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Static and Turntable

Discussion in 'audio' started by Robby, Feb 15, 2017.

  1. Robby

    Robby pfm Member

    I wonder if anyone can assist with a problem that I have noticed recently.

    I have a Rega P3 (latest version) for around 4 months and love the music it produces.

    I have noticed though that recently that music has started to distort halfway through playing a record. When I raise the tonearm and lower it again it sounds better. When the tonearm is raised though there is some severe crackling through the speakers.

    I assume that it was static build up and have wet cleaned my records to try and alleviate the issue but to no avail. Whilst the distortion when playing is virtually gone, when I lift the tonearm the crackling starts again for a minute or so. I then change the record and go through the same process.

    This happens with new and older records.

    What could be causing the noise? If it is a build up of static it seems unusual to me and something I have not had an issue with to such an extent before in the 30 or so years of owning turntables.

    Any suggestions?
  2. Mick Seymour

    Mick Seymour Member

    It could be static. Placing the back of your hand very close to the record, are the hairs on your fingers (assuming you have them, hairs, not fingers) drawn to the record surface? Are the records stored in an unusually dry environment?

    I guess it could also be faulty arm wiring. Do you get the crackle without a record on the turntable and moving the arm around?
  3. Jowcol

    Jowcol pfm Member

    Find an antistatic turntable mat.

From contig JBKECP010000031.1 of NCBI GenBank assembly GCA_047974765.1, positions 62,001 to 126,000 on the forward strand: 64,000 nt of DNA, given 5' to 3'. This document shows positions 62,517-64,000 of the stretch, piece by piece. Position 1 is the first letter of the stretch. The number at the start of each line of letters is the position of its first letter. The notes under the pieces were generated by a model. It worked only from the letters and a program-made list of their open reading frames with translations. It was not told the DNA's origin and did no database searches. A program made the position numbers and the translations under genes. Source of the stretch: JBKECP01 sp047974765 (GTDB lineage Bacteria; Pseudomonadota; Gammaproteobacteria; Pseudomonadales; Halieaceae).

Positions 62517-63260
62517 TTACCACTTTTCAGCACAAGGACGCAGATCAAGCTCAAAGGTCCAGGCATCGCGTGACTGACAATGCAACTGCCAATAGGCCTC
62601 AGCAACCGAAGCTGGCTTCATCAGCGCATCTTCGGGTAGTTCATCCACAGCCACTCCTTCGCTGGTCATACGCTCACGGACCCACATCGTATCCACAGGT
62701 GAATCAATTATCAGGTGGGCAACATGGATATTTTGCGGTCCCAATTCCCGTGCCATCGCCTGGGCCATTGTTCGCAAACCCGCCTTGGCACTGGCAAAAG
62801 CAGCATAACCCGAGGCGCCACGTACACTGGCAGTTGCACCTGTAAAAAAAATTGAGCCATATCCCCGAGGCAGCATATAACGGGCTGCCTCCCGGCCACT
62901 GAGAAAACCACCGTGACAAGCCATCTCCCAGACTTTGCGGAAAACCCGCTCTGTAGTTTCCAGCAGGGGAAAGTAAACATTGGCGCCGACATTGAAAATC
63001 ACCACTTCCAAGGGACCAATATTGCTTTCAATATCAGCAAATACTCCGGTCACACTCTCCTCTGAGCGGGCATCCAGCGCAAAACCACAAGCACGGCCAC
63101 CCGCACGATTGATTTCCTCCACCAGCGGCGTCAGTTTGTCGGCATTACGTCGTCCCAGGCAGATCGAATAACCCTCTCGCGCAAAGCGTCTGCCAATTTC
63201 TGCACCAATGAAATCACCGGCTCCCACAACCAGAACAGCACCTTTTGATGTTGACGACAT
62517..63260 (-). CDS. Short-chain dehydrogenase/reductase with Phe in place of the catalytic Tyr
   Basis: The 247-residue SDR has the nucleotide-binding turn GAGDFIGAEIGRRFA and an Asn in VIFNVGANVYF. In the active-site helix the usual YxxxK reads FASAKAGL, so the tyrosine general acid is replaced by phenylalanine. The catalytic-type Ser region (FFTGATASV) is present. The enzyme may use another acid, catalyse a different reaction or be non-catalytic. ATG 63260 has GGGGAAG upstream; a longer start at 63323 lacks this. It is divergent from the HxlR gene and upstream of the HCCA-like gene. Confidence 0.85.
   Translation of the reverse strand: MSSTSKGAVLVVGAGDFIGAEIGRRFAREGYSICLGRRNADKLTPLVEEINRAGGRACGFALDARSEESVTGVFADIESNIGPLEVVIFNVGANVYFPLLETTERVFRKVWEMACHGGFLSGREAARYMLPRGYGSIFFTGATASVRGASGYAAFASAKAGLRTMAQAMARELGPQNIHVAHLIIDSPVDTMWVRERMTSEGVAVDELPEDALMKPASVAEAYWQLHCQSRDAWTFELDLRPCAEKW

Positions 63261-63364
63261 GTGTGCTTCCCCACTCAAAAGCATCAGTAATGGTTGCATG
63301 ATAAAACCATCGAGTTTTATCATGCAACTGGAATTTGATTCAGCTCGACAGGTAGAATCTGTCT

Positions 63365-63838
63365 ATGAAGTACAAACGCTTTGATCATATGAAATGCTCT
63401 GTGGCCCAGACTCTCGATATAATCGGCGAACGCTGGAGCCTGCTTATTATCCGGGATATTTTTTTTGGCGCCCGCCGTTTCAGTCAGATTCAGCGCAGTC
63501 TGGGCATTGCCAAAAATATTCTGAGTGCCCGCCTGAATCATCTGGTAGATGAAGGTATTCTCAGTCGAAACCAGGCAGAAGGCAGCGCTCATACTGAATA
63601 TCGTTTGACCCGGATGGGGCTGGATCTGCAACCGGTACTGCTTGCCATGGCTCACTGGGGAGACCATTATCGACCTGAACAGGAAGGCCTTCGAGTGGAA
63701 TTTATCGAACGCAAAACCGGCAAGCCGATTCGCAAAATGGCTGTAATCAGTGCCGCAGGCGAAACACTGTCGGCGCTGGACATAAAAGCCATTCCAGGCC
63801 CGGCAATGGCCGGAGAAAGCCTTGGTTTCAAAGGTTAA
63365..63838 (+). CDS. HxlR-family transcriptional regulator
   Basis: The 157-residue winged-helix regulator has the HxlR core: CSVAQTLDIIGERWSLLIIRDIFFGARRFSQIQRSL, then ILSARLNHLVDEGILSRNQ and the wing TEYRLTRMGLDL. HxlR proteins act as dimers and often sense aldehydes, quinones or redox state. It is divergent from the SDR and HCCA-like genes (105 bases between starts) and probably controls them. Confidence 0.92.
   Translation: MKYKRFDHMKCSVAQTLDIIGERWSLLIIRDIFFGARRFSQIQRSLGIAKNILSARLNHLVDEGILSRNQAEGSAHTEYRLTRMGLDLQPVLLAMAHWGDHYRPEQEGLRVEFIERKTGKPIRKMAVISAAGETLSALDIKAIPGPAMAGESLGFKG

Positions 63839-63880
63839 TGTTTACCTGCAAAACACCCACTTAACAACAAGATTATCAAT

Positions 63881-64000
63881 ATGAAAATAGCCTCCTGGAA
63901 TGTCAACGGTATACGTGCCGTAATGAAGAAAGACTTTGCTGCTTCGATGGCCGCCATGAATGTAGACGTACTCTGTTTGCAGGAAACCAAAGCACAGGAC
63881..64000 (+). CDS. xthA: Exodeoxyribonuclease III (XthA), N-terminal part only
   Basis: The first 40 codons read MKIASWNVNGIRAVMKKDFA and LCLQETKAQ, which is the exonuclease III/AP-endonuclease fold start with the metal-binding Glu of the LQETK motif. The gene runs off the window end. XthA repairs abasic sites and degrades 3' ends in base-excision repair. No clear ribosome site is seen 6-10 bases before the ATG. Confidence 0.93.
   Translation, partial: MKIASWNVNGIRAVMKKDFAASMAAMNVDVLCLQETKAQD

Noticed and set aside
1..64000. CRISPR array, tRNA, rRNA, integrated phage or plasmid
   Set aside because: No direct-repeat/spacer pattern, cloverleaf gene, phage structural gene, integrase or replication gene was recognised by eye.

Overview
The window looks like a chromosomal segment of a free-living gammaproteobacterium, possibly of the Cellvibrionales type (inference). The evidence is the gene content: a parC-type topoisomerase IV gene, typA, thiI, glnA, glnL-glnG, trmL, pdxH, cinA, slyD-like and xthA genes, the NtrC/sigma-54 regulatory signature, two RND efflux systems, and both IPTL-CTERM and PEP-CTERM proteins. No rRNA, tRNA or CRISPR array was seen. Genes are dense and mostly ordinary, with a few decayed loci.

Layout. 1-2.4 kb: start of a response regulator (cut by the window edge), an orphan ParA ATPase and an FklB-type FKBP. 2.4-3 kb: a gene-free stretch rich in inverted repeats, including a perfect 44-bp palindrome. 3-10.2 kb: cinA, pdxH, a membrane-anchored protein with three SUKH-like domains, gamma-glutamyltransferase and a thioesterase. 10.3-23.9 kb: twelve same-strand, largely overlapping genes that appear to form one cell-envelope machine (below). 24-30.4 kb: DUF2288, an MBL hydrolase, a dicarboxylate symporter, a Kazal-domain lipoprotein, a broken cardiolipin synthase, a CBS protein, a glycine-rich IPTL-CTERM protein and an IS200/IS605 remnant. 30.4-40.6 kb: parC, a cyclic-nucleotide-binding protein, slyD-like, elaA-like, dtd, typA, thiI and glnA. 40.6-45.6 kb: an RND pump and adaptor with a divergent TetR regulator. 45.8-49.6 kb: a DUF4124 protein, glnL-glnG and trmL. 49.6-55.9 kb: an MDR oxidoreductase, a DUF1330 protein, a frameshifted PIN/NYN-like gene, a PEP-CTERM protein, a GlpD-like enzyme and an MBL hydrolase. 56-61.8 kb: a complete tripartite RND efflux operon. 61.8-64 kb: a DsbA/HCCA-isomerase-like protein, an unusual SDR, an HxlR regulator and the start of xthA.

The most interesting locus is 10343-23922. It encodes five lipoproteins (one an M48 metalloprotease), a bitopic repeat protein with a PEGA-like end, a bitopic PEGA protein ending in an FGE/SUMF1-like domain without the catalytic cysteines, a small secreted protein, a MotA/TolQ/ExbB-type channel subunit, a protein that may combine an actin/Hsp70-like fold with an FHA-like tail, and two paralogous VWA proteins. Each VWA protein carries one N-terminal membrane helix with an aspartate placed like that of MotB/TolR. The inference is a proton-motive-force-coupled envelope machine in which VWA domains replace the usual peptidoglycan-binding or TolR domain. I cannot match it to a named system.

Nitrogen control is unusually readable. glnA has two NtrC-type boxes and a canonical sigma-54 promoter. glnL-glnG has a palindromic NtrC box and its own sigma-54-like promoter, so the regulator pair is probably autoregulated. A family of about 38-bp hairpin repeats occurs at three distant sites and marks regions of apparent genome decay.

Goldring used to do them, but I think no longer.
    Did you get a new carpet to cause the problem?
  4. Tony L

    Tony L Administrator

    I'm a firm believer in grounding a turntable's main bearing, i.e. ensuring there is electrical continuity between the platter spindle and mains earth and therefore a path where any static charge present in the vinyl can safely dissipate. On most turntables this is either done by default via a grounded metal chassis or can be achieved simply by running a thin wire from the metal main bearing housing to the amp/phono stage earth terminal. On a Rega it would likely be a bit more complex due to the plastic sub-platter, though I'd still expect a proper path to earth would help here, i.e. do try running a little wire taped to the metal bearing housing to the preamp earth and see if that helps. What you really don't want is for a statically charged record to discharge via the cartridge, that is where the crackle and pop comes from.
  5. najb

    najb pfm Member

    Static electricity will find a path to earth even across an insulator (the platter and the record on a Rega are both insulators after all!). Providing a clear path to earth from the bearing should provide a preferential path, rather than through the cartridge.

    Distortion that disappears by raising the arm could also be an accumulation of fluff on the stylus. So it could be a combination of static and fluff.
  6. Spiderous

    Spiderous pfm Member

    I think I've just had a Eureka moment.

    My TT has an earth wire from the bearing as well as the arm / cart. I've an issue with one or two static pops when putting on or taking off record; other than that playback is fine. Looking back, this problem may have started around the time I switched from the MM phono input on my integrated amp, to a standalone MC phono stage (Arkless). I'm thinking that either;
    a) the earth wires from the TT may still be connected to the integrated amp rather than the phono stage (Question; could this be a cause? Does it matter which amplifier the earth wire is grounded to?), or
    b) the earth wire from the bearing is not connected properly.